In the vein of yesterday’s post, here is more from Dr. Jefferson regarding the H1N1 flu.  There is also a link to a similar cultural phenomenon regarding osteoporosis.

This article, from the online edition of the Atlantic, is a review of the effectiveness and use of influenza vaccines, and of the controversy around these issues.

A colleague, Dr. Louise Sanchione, sent me a link on homeoprophylaxis, the use of homeopathic medicines to prevent epidemic disease.

I think that this is an interesting presentation.  The comparisons to conventional treatment are a bit problematic, however, since conventional care has improved greatly since the majority of these epidemics happened.  The epidemic of meningitis in Brazil is the best documented of all these examples.

Another colleague, Molly Punzo, MD, in Baltimore, has seen a few Novel H1N1 cases recently and has had good results with the remedy China officinalis (commonly known as China).  I haven’t seen any cases in my practice as of the present time, although there are always a few people with fevers, so I may have.  I’ve certainly seen nothing serious or long-lasting.

I wrote yesterday regarding Squalene, but I see in this morning’s NY Times that the vaccine for the Novel H1N1 vaccine sold used in this country does NOT have squalene, or any other adjuvant, as a component.

I’ve called it swine flu but this is probably unfair.  All human influenza viruses are mixtures of human, bird, and pig virus.  The current terminology for the virus which is causing the current pandemic is the “Novel H1N1” virus. 

The incidence of this virus is still increasing, at least as of the data of one week ago.  At this point the mortality rate appears to be about the same as the usual seasonal influenza, or perhaps a bit higher.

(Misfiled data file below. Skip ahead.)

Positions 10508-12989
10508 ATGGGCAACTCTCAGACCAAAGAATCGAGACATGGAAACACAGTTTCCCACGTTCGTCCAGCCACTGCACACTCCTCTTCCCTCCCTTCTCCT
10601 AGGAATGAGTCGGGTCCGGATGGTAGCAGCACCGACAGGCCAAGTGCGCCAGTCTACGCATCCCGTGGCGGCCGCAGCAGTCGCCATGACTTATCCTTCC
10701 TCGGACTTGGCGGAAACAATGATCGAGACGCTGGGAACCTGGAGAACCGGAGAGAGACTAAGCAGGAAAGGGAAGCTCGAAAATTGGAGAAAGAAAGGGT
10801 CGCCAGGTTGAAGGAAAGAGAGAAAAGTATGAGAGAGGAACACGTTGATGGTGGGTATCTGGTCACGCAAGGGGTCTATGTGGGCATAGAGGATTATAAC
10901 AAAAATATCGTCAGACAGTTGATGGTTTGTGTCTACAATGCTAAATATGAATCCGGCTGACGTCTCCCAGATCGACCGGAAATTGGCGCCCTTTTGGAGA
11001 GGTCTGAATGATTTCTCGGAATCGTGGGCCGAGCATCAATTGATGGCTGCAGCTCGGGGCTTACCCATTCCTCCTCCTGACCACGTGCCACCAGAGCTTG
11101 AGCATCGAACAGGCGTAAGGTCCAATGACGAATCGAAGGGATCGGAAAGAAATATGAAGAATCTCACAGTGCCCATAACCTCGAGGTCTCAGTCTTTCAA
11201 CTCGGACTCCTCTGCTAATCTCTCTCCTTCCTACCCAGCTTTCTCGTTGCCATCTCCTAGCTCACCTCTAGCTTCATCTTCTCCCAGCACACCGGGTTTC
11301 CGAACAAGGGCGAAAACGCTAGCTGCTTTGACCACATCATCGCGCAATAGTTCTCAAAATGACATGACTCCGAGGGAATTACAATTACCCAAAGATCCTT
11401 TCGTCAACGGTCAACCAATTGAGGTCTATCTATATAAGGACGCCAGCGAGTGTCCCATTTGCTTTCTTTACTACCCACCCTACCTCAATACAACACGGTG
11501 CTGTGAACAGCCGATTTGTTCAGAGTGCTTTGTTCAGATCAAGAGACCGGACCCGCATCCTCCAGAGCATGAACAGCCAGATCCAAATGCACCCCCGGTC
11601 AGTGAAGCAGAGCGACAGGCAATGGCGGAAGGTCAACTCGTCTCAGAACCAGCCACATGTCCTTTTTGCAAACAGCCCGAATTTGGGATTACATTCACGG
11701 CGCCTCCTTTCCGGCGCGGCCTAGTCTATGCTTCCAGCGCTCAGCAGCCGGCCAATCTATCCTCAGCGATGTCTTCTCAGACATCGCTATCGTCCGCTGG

Supplies of the Novel H1N1 vaccine have just started to be released, but are still in short supply. 

I have seen no reports of safety issues regarding the vaccine.  The single dose vials contain a trace of thimerosal (a mercury based preservative) while the multi-dose vials have a larger amount. 

A recent New York Times article summarized the issues around the Novel H1N1 virus and vaccination, and stated that there were no adjuvants (substances in addition to virus or viral components that act to enhance the body’s immune response).  I have understood, however, that the vaccine does contain squalene, a substance commercially derived from shark liver oil.  Various commentators in the “alternative” medical world have reacted strongly against the inclusion of squalene, considering it to be toxic.  The World Health Organization has sought to allay these fears.  Their response may be found here.

The same NY Times article summarized the risk for Guillain-Barre syndrome (paralysis) from the (real) Swine Flu vaccine of 1976.  The risk has been estimated to be from 1 in 100,000 to as low as 1 in 1,000,000.  They contrast this with the risk of death from the flu of one in 8300 Americans.  I am uncertain as to the exact meaning of this last figure.  Does it refer to all Americans regardless of whether they have flu or not (eg another figure is 36,000 Americans die each year of the flu). 

As always, the decision to vaccinate or not to vaccinate should depend upon one’s age, medical condition, circumstances, etc.  But everyone can practice good hygiene, take adequate amounts of Vitamin D (see my article on influenza), and use common sense in terms of coming into contact with people who are sick during an epidemic.